Friday, October 12, 2007


Just a quick follow up... I got back from seeing the Renoir Landscape exhibit a little while ago. I really enjoyed his paintings. Not all of them of course, but most of them. I also enjoyed seeing the exhibit with my mom too :)
I have to admit, I no next to nothing about Renoir (wikipedia). I've never been into the "classics" (art and books included). I think it's the whole "authority" thing :) But I gotta say, his paintings are really great. I also feel strange in how I'm being introduced to Renoir... He's mostly known for his incredible portrait work, yet my first introduction to him was of his landscape paintings. I think that's pretty cool.
At one point in the gallery, I thought "I'm here viewing one of the "MASTERS" of painting! - How lucky am I!" I wish everyone could say the same thing.
There was one awkward moment too... I guess since we went on a Friday afternoon, I would say most of the crowd was in their retirement age. So that was the first thing I noticed about the people around us... then I noticed the second thing... ALL of the people in the room were white, and ALL of the guards they had standing at each corner of the rooms were black. I don't know why that made me feel awkward, but it did. I did see some black people upon us entering so I know they were there, but there was just this one moment where it was really obvious. I felt like going up to the guard and asking him why? (like he would know).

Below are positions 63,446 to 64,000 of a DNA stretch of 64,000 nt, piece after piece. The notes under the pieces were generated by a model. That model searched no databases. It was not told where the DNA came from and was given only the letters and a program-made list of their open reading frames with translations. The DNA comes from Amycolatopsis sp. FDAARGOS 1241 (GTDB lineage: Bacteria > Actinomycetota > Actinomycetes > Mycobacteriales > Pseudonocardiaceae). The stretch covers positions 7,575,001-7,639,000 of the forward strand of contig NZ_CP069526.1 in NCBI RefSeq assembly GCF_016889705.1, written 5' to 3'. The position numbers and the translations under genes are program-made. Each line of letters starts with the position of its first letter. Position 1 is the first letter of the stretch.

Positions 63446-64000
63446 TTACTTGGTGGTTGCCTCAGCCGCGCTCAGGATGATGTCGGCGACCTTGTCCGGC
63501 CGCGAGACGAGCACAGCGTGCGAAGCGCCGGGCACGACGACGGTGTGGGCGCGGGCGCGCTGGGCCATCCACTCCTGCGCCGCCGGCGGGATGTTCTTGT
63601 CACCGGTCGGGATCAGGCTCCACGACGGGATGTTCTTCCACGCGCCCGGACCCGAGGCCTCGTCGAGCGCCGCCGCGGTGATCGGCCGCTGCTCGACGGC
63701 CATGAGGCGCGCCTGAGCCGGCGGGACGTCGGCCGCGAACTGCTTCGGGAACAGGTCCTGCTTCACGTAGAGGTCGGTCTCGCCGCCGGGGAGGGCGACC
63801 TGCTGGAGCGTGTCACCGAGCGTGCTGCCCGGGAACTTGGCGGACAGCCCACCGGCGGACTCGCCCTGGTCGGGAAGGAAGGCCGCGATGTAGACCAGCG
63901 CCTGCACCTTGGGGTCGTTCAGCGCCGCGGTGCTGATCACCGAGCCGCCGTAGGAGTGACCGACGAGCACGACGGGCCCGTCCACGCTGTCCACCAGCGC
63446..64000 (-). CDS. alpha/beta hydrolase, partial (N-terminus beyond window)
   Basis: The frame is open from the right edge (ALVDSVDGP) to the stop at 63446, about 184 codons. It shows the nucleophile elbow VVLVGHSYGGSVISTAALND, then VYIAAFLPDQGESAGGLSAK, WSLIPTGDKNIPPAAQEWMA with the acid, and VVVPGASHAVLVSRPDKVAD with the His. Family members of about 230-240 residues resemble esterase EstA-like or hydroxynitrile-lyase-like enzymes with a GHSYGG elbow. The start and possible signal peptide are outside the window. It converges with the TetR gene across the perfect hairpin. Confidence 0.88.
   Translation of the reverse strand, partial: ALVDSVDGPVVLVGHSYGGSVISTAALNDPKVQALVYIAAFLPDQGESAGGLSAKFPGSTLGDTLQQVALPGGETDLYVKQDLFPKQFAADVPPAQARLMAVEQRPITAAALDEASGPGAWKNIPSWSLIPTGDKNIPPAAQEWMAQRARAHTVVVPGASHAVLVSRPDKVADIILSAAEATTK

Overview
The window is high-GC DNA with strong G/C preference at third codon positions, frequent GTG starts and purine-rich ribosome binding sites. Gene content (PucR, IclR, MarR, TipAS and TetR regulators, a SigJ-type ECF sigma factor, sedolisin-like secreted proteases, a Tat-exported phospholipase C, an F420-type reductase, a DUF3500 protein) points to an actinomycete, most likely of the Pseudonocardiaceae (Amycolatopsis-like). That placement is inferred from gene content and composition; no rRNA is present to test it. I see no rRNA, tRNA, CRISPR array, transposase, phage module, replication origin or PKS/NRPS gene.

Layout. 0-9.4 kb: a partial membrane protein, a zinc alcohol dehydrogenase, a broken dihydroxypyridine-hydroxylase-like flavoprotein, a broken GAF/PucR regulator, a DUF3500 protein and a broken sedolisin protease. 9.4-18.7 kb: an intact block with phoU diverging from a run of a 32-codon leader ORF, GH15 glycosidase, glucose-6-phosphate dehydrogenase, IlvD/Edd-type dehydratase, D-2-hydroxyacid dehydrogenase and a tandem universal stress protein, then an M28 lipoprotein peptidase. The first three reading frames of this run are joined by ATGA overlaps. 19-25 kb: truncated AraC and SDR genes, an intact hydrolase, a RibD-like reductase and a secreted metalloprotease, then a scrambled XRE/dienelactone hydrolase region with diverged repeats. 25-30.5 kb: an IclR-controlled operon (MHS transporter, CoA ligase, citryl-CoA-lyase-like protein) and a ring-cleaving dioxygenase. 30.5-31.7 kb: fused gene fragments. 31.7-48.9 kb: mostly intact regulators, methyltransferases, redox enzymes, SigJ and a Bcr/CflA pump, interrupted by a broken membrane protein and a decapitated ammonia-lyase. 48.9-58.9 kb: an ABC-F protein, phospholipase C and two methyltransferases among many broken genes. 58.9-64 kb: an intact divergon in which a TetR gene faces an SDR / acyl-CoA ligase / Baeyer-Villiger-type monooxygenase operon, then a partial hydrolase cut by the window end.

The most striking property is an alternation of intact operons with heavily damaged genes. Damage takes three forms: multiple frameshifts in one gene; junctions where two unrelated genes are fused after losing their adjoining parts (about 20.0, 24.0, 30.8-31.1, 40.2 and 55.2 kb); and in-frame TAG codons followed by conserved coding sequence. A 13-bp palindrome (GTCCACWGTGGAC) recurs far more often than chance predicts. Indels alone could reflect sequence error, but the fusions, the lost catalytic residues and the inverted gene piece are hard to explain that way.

Back to the paintings...
It was really cool to see his paintings close up. His style was very "impressionistic" kinda like Monet (turns out Monet and Renoir painted together). Lots of little tiny brush strokes, and daubs of paint when you look at it close. But when you back away from the painting it takes on a whole other look.
I really liked Renoir's choice of colors too. He used a lot of blues to paint his shadows which struck me.
The photo I posted above is one I found online, and it was one of the paintings I saw in the show, so that's cool.
If you happen to be anywhere near Philadelphia, I would recommend seeing his paintings.

No comments: